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>lives on the planet for millions of years
>not a single species out of thousands develop intelligence

how?
>>
>we know they weren't intelligent because... We just do ok!?
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>>4307493
Same reason fish, amphibians and reptiles that are still around didn’t. They didn’t need to
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>monkeys live on planet for millions of years
>have the capacity to evolve and develop their intelligence further
>choose to stay monkey
it's a chad play if you ask me
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>>4307493
Evolution tends to make things more efficient, but not necessarily "better". A smarter brain uses more energy, and if the extra brainpower doesn't give enough competitiveness to warrant the cost then it could easily put you at a disadvantage.
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>>4307501
>>we know they were intelligent because... We just do ok!?
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>>4307493
Mankind almost got extinct before we developed civilization. Maybe there were some smart dino who wasn’t so lucky. Died out before developing a civilization and becoming widespread. We just never found any fossil since they never were that common to begin with and might have lived in an environment that rarely produces fossils.
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>>4307493
There's probably a reason why there's no hyper-intelligent aliens crawling all over the galaxy. Maybe a high intelligence means an increased likelihood to go completely extinct.
We went from living in caves to walking on the moon in 3000 years. Some of mankind is still living in caves even today. Normally this kind of advancement takes tens of thousands of years to adjust to, we're getting way ahead of ourselves since we're still cavemen only now we have nukes to level entire cities.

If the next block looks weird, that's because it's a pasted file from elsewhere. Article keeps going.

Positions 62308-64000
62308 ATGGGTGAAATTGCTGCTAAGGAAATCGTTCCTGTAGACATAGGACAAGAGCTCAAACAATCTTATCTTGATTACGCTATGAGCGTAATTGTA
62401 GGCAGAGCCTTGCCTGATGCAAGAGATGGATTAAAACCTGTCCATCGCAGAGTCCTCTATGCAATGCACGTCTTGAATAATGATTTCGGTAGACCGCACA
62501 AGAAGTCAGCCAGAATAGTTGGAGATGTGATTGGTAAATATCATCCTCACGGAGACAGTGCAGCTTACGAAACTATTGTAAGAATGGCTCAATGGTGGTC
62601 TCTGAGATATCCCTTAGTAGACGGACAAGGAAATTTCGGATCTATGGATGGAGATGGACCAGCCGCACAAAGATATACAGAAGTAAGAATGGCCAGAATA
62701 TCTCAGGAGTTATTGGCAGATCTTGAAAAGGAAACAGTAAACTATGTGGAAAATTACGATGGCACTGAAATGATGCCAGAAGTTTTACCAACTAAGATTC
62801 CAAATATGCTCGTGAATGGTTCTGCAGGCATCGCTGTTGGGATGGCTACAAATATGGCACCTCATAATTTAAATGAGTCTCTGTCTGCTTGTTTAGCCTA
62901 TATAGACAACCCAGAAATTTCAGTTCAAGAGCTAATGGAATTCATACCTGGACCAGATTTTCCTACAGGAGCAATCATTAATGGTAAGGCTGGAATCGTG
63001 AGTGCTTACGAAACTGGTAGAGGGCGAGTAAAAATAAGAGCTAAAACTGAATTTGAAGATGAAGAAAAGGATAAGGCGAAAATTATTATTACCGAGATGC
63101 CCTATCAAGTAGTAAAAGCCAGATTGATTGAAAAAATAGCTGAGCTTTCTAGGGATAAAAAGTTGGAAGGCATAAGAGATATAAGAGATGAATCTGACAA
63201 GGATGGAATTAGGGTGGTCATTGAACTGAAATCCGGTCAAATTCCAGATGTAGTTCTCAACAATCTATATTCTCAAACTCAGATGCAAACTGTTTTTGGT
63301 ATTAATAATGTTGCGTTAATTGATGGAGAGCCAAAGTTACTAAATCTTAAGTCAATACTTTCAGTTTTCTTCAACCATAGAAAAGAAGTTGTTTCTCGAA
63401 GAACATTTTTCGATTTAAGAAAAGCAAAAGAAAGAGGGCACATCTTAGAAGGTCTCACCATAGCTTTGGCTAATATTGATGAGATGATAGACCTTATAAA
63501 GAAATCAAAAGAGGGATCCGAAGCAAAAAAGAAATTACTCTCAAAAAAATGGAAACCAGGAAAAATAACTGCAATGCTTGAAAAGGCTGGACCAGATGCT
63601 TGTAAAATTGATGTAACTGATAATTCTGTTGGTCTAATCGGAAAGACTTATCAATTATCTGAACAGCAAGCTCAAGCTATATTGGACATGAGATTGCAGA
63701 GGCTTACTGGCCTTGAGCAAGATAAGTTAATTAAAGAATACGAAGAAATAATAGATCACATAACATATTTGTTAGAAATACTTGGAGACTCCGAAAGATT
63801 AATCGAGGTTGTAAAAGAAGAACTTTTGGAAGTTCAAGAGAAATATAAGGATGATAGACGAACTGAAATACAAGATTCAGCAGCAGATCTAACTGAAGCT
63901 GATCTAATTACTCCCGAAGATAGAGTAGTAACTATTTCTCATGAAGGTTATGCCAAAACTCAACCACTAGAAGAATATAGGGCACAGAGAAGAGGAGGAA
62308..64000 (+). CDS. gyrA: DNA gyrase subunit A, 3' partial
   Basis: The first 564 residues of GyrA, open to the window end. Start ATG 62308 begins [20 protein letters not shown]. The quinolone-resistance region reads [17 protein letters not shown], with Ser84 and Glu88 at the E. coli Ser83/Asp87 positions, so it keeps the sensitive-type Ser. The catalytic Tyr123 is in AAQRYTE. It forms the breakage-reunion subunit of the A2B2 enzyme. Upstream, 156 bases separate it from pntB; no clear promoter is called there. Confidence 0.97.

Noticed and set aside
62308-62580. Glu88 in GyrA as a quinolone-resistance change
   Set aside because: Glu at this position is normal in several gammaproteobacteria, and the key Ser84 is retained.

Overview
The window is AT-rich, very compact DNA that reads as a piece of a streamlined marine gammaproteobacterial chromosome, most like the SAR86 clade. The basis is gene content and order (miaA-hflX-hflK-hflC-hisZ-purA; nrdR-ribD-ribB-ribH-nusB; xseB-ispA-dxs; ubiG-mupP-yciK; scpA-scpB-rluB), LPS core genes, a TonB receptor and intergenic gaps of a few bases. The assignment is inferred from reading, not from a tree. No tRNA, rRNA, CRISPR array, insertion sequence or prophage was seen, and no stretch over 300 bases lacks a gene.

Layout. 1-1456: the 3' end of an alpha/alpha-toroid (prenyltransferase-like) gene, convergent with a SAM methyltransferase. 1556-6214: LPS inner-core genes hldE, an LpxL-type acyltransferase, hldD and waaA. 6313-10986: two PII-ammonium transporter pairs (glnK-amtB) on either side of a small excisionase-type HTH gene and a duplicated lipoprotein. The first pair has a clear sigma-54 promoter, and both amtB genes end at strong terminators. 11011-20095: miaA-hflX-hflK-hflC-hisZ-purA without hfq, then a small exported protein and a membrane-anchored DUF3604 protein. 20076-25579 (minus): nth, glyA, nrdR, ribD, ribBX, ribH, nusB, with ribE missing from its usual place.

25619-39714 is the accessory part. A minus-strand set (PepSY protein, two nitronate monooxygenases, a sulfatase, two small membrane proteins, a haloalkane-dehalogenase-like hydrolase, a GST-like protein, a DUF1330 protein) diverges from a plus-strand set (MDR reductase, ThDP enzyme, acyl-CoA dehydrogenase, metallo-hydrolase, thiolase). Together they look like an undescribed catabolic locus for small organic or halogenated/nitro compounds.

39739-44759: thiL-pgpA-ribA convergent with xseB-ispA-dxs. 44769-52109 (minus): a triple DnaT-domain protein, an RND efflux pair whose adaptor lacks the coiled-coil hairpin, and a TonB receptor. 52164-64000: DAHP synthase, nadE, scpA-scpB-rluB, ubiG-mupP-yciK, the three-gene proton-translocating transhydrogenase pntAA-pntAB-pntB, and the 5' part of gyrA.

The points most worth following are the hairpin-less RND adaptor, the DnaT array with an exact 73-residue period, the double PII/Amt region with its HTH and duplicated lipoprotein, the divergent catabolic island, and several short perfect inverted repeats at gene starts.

Maybe life will never be ready for interstellar or intergalactic travel, because technology always advances at an exponential rate, and always reaches a singularity way before the species developing it can hope to be ready for it.
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>>4307493
>Yup. Dinos definitely did NOT evolve intelligence. Nothing to see here. Let's move on.
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>>4307493
Millions of years later, if life still exists but we ni longer do, do you think they'll be able to find us and correctly identify we were intelligent? i mean the plastic we'll leave behind is a strong signal, isn't it?
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>>4307493
They all developed intelligence. What are you talking about?
Did you perhaps mean human level intelligence?
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>>4307493
I thought raptors were supposedly pretty smart? Not that we can ever really know for sure of course
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>>4307602
>A smarter brain uses more energy, and if the extra brainpower doesn't give enough competitiveness to warrant the cost then it could easily put you at a disadvantage
Recently swallowed this blackpill
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>>4307493
>lives on the planet for millions of years
Theres your answer
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>>4307493
Macroevolution is a myth; an ideology LARPing as science.
>>
there could easily have been a species of dinosaur that evolved to use tools like flint axes and spark fires but because so few fossils ever actually get preserved and found we'll never know if that happened

the only dinosaurs we really know of are the extremely common ones like iguanadon and triceratops which were basically as dumb as cows
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>>4307658
>3000 years
civilisation is so so much older than that but I get your point that from the perspective of natural history we're going from throwing rocks to throwing nukes in a blink of an eye
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>>4308465
so does God make every new species that appears?
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>>4308493
it's more like 6000 years. 10,000ybp is the max, since that's when agriculture started.
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>>4308402
Some maniraptorans are presumed to have been social animals (because of the proximity and position of discovered specimens) despite being predatory, which points to them being at least a bit intelligent. They'd only as smart as crows at the absolute most though.
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>he thinks "intelligence" is the main goal of evolution